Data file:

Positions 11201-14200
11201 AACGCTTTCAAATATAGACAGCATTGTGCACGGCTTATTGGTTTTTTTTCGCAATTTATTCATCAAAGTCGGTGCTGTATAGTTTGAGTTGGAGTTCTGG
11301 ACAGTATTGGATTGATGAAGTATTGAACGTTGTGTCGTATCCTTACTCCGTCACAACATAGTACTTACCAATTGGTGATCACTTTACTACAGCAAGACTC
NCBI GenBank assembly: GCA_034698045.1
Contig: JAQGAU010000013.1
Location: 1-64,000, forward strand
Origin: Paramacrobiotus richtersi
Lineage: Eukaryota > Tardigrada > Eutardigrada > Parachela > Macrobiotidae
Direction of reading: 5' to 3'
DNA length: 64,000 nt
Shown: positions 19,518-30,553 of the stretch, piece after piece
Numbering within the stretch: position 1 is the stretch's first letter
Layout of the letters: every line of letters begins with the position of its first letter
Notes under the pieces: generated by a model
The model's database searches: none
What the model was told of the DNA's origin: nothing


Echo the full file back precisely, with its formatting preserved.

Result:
Positions 11201-14200
11201 AACGCTTTCAAATATAGACAGCATTGTGCACGGCTTATTGGTTTTTTTTCGCAATTTATTCATCAAAGTCGGTGCTGTATAGTTTGAGTTGGAGTTCTGG
11301 ACAGTATTGGATTGATGAAGTATTGAACGTTGTGTCGTATCCTTACTCCGTCACAACATAGTACTTACCAATTGGTGATCACTTTACTACAGCAAGACTC
NCBI GenBank assembly: GCA_034698045.1
Contig: JAQGAU010000013.1
Location: 1-64,000, forward strand
Origin: Paramacrobiotus richtersi
Lineage: Eukaryota > Tardigrada > Eutardigrada > Parachela > Macrobiotidae
Direction of reading: 5' to 3'
DNA length: 64,000 nt
Shown: positions 19,518-30,553 of the stretch, piece after piece
Numbering within the stretch: position 1 is the stretch's first letter
Layout of the letters: every line of letters begins with the position of its first letter
Notes under the pieces: generated by a model
The model's database searches: none
What the model was told of the DNA's origin: nothing